Gov. Mike Parson has never been accused of being a fancy talker. He’s a plain-speaker. He just lays things out there.
So I was quite surprised at the rhetorical flourish he gave us during his recent State of the State speech. The governor reminded us that Missouri has been through tough times before, and we have always come out not much worse than when we went in. A little worse maybe, but not enough to worry about. His point was, COVID-19 is not the first bad hand we’ve been dealt.
Before there was COVID, there was the Civil War, the Great Depression, women’s suffrage …
Here is the way the governor put it: “Missouri has seen some difficult days in the past 200 years, from the Civil War and the Great Depression, women’s suffrage and civil rights, to the COVID-19 crisis and countless other hardships.”
In fairness to the governor, somebody else must have written this, and I am convinced that whoever she is, she meant well. She did not mean to be comparing women’s suffrage and civil rights to the Great Depression and a pandemic. Her intention, surely, was to pay homage to the women — and the people of color — who have fought for their rights. She just did so a little awkwardly.
Plus, it was jarring to hear the words “women’s suffrage” come out of the governor’s mouth. He does not seem like a fellow who spends much time thinking about the suffragettes. Maybe if you asked him to name three historical figures he’d like to have dinner with, Susan Anthony would be at the top of his list. It just seems unlikely.
Still, his rhetorical flourish made me wonder. Just how bad did we have it in Missouri during the fight for women’s suffrage?
Was it just a matter of women walking around with signs? Or did they riot?
Surprisingly enough, the fight wasn’t so heated in Missouri. We were — get this — considered a rather progressive state. When Congress passed the 19th Amendment in 1919, Missouri was the 11th state to ratify it. The vote in the Missouri House was 125 to 4, and in the Senate, 29 to 3.
At the time of the governor’s speech, I happened to be reading a book about the struggle to ratify the 19th Amendment — “The Woman’s Hour” by Elaine Weiss. Missouri didn’t rate so much as a mention. It was mostly about the big fight in Tennessee.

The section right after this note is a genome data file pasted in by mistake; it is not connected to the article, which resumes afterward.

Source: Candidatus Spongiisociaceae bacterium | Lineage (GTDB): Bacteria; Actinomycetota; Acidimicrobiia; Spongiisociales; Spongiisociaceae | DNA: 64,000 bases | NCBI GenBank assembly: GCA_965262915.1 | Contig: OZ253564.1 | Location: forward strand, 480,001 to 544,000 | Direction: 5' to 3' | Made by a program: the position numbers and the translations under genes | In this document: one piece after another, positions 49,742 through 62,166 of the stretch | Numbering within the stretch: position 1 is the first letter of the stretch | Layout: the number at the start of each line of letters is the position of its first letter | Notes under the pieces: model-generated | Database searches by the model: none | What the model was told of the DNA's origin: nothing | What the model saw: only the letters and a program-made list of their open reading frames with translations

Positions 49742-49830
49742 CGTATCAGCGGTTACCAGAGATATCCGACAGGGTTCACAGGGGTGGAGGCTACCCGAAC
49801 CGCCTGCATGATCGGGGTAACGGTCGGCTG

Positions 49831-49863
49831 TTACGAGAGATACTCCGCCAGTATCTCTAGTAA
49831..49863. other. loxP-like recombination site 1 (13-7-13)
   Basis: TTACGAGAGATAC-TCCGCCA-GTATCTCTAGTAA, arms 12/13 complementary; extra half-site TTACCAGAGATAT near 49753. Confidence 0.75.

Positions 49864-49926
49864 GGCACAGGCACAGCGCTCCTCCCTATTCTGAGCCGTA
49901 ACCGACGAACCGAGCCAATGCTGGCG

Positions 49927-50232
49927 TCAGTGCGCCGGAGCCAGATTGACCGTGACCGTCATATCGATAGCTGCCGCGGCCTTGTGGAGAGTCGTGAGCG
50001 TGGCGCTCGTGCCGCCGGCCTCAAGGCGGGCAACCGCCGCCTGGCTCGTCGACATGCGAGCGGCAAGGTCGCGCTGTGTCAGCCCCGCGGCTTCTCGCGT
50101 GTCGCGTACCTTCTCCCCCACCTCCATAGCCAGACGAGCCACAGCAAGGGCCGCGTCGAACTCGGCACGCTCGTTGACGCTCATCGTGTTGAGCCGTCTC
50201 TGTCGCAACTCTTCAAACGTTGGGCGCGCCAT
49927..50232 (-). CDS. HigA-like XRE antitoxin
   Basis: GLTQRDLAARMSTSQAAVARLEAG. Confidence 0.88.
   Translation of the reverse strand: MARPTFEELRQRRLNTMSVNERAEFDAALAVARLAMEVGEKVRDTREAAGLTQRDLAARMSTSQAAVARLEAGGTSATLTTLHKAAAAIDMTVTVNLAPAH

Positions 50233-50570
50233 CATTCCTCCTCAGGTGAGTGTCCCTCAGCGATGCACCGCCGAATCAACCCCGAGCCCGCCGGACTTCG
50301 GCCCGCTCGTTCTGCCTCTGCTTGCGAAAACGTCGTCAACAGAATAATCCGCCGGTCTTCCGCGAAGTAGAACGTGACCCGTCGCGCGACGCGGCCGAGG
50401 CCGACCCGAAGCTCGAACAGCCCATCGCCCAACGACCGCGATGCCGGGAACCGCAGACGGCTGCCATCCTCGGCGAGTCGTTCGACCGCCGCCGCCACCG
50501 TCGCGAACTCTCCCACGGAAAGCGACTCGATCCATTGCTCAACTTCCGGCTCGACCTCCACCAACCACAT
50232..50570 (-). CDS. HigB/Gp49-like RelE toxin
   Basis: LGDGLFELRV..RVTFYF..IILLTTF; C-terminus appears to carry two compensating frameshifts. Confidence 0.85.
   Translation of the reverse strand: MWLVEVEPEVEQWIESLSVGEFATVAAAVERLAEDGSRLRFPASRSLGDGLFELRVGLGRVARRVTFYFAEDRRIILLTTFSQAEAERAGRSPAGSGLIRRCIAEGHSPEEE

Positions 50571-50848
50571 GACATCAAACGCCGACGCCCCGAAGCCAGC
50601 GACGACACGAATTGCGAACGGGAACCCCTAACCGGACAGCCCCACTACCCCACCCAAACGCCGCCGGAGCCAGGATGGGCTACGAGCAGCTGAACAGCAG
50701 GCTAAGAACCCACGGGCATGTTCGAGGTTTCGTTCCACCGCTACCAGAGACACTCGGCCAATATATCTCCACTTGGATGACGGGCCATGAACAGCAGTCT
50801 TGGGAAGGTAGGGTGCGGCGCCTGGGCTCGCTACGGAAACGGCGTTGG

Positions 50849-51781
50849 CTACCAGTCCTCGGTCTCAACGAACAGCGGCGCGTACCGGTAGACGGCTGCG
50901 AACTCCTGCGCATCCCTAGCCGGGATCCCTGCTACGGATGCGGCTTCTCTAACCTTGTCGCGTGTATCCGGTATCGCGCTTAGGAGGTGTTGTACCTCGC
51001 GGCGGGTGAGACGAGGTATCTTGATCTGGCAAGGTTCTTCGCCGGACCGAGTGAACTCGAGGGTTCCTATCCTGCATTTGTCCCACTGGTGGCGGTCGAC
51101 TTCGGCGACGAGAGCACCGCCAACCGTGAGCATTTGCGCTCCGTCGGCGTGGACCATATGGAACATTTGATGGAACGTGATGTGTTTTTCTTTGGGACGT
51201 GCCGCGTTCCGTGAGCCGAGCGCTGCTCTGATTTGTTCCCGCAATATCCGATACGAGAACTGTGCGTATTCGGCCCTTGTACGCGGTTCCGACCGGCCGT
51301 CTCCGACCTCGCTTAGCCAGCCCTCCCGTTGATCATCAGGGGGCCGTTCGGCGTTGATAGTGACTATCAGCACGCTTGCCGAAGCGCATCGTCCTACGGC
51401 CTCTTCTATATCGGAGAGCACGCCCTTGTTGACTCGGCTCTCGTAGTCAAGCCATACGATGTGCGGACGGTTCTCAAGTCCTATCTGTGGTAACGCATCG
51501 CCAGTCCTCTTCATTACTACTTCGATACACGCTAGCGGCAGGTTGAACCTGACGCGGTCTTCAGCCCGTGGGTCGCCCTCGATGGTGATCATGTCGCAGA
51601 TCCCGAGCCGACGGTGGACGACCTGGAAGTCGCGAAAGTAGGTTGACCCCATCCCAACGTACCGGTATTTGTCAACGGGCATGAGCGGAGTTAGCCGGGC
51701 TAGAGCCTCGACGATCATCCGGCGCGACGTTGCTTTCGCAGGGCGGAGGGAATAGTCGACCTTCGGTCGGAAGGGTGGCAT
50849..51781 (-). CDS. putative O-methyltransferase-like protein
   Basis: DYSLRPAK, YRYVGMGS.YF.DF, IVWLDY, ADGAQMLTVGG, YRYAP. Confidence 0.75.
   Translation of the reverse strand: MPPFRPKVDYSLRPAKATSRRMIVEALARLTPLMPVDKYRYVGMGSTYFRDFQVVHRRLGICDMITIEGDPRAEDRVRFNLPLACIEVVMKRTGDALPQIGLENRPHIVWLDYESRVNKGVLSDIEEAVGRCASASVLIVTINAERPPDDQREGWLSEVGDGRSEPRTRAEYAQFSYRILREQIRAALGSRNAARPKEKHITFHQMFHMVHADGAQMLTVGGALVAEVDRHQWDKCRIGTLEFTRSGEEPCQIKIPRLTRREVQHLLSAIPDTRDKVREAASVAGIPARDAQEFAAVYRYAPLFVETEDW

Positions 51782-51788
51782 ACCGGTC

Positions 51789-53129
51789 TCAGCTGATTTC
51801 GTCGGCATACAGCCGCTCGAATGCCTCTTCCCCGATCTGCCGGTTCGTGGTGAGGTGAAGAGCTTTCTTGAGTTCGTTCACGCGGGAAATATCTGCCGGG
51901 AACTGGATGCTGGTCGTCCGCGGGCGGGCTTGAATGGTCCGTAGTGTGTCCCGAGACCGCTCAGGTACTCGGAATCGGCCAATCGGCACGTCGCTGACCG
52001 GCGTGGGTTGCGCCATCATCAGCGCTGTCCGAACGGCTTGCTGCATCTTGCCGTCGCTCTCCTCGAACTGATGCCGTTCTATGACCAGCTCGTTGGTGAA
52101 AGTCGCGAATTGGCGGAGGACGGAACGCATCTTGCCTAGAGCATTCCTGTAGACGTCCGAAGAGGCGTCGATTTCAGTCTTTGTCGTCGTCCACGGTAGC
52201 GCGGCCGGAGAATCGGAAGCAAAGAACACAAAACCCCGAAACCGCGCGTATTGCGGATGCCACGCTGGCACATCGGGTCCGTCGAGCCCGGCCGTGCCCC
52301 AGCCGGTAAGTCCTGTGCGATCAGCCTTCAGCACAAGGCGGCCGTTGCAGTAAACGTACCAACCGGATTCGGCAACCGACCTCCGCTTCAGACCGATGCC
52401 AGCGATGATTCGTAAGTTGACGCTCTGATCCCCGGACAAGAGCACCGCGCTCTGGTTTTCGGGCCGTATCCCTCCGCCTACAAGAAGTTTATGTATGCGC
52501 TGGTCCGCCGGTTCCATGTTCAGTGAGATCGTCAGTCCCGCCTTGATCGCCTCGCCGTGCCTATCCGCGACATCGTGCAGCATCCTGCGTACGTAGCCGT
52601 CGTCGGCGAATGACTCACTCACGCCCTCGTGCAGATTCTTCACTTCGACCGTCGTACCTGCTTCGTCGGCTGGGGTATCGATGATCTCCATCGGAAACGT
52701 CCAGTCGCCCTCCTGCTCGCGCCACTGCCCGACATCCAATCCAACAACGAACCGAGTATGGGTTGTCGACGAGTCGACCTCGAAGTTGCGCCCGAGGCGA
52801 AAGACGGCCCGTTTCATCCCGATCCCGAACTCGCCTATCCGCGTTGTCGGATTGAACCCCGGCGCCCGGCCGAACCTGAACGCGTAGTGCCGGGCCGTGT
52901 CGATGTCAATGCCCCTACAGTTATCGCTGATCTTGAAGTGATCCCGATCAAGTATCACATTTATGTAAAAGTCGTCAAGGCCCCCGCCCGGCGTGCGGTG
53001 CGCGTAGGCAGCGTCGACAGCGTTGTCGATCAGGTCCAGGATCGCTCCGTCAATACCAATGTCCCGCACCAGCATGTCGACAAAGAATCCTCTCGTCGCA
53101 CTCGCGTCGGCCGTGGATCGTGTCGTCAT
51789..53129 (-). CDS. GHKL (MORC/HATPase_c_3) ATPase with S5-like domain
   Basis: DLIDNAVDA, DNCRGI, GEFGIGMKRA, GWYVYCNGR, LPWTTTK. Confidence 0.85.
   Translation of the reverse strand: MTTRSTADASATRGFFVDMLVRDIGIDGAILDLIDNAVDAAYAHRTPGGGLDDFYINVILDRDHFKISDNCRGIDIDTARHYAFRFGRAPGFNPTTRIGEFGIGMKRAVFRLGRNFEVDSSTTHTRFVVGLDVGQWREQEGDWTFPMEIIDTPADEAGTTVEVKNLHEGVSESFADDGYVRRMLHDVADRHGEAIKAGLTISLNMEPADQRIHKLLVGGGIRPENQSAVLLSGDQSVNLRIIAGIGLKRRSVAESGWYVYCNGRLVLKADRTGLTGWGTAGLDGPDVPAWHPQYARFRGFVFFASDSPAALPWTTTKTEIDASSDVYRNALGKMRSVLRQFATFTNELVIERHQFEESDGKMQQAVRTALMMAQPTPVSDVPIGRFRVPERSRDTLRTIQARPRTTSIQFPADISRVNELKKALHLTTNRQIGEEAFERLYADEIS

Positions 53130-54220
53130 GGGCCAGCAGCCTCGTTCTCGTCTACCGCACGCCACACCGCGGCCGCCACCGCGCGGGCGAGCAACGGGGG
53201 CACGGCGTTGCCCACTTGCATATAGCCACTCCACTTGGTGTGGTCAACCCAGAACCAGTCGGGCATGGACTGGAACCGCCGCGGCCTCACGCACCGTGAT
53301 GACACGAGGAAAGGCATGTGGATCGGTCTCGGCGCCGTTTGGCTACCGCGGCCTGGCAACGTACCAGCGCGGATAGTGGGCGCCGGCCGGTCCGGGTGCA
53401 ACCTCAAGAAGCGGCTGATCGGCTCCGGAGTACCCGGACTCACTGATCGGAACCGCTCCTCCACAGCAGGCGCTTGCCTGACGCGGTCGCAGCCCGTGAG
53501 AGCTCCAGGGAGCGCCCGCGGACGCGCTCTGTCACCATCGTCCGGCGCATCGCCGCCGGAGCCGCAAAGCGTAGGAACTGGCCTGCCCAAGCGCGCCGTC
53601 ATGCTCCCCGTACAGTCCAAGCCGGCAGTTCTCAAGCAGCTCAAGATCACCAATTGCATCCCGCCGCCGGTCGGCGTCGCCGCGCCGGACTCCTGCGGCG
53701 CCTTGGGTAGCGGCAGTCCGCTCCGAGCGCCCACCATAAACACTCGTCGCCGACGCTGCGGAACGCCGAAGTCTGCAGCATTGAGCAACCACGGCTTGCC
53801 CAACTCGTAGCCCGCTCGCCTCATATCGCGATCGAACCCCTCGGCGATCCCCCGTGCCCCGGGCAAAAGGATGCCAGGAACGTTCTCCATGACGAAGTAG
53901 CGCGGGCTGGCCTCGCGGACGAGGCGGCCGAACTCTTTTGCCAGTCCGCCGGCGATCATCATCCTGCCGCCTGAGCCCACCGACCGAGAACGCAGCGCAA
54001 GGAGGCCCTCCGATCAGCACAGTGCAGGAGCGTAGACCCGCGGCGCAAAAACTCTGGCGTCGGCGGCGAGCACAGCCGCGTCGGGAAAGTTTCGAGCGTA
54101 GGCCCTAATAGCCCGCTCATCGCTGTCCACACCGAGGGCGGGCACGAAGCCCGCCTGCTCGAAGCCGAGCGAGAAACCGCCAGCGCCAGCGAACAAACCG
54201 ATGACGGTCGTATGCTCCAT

According to Weiss, the suffrage movement had just about run out of steam in the summer of 1920, and Tennessee represented the movement’s best hope for the elusive 36th state. At that time, we had 48 states and the Suffs — as they were called — needed 36 states to hit the three-fourths requirement for ratification of a constitutional amendment.
Now, if the Tennessee governor wanted to talk about the Civil War, the Great Depression and women’s suffrage, he’d have some standing. It was a vicious battle, the kind I would suspect we’d have now in Jefferson City if women’s suffrage were to come up today. The Antis — as they’re called — were conservatives, mostly rural, who believed they were fighting to retain their way of life against the godless elites.
The Southern Women’s Rejection League was a powerful force. My favorite Anti group was Women Voters Against Suffrage.
Yes, that’s right. These were women voters who promised to vote against men who favored women voting. It turns out that even before the ratification of the 19th Amendment, some states allowed women to vote. For instance, the progressive men in the Missouri Legislature had agreed in 1919 to allow women to vote, but only in presidential elections. Local concerns would remain the domain of men.
Missouri gave the ladies half a loaf, so to speak, until the 19th Amendment was ratified.
We are not that state anymore. In fact, I’m quite sure that a solid majority of the Missourians who heard the governor’s recent speech did not think — like I did— that it was an awkwardly worded tribute to the Suffs. In most of Missourah, they heard the speech and thought: The governor is doing it again. He’s putting truth to power. First, the wrong team wins the Civil War, and then women get the vote. We have known some rough times.
I am not sure when Missouri changed, but we certainly had changed by the time Congress passed the Equal Rights Amendment in 1972. I was living in Arizona at the time and, although I was not following politics closely, I heard of the work of Phyllis Schlafly.
She led the national fight against ratification of the ERA.
She had a thing called the “Loaves Project.” Women opposing the ERA baked bread and gave these loaves to legislators to illustrate the traditional role of women and let those legislators see what they would be missing if they ratified the ERA.
That one resonated with me because, oddly enough, I was into baking bread in those days. Pumpernickel. It was a hippie thing to do.
Years later, I got to know Schlafly a little bit. She was a guest on Donnybrook, a panel show on Channel 9. I was, and still am, a regular panelist. One night, we were talking, arguing, about politics and I said something, and she looked at me, and said, “You don’t understand this, do you?” And I realized, I did not.
That is always a good thing to realize. It is liberating. We do not have to understand everything.
Maybe that is why I enjoy listening to the governor. He’s a plain speaker, but I hardly ever know what he’s really saying. I still like to think he was paying tribute to the Suffs.
Bill McClellan • 314-340-8143 @Bill_McClellan on Twitter email@example.com